....the lion

Laurence Horn laurence.horn at YALE.EDU
Mon Dec 30 19:43:18 UTC 2002

Beverly writes:

>Schwa insertion is very normal and generally unnoticed by speakers.  Some
>may monitor themselves and "correct" the pronunciation in certain
>circumstances, but pronunciation is usually so deeply ingrained it's not a
>big deal to the speaker--if a hearer raises eyebrows (as Mark did) or
>repeats the word, maybe the user would change it, but probably not.  That's
>why I was wondering who used the form, and whether there was a pause or
>other reaction on the part of the hearer.
>It's most definitely not "substandard" or "illiterate"; it represents a
>normal phonological process, much like its opposite, elision, as in
>"s'pose" or "gonna."

Well, yes to all the above, BUT there's something more going on if
"Androcles" is pronounced so as to rhyme (as we've been saying) with
"broccolis".  There's also stress shift, suggesting that (unlike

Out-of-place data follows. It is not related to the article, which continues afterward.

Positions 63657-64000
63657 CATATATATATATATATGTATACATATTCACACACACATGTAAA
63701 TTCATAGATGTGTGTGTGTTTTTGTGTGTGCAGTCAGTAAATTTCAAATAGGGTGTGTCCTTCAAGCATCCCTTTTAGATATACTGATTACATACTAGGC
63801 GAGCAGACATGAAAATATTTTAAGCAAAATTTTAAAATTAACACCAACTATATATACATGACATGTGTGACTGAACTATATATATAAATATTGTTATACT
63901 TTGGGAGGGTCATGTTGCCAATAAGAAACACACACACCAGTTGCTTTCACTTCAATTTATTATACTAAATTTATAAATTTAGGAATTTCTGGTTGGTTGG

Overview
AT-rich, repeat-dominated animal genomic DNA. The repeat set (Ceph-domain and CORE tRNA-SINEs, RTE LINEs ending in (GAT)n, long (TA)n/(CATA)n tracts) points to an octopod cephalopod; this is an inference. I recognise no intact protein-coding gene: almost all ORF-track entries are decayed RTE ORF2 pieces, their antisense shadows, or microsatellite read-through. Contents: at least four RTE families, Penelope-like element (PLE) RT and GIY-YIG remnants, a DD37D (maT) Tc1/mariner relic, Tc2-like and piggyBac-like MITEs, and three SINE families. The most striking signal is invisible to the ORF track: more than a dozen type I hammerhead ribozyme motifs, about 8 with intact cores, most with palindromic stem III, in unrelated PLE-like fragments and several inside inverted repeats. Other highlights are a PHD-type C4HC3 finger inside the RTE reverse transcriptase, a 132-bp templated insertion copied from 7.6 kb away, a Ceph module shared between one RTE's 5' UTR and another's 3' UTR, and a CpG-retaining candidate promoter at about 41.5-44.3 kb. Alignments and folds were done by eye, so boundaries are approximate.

schwa insertion in clusters like those in "fil[uh]m" or
"jewel[uh]ry", for example) this is in fact the result of someone
reading a word/name they've never actually heard pronounced rather
than a phonological process per se.

>At 12:09 PM 12/30/2002 -0500, you wrote:
>>How would you characterize this on a scale of usage, stsndard or
>>substandard or informal or illiterate (a category I suggest for the
>>speech of people who are not familiar with the icons of educated folk
>>in a culture)?
>>Happy New Year and best wishes,
>>Barnhart at highlands.com

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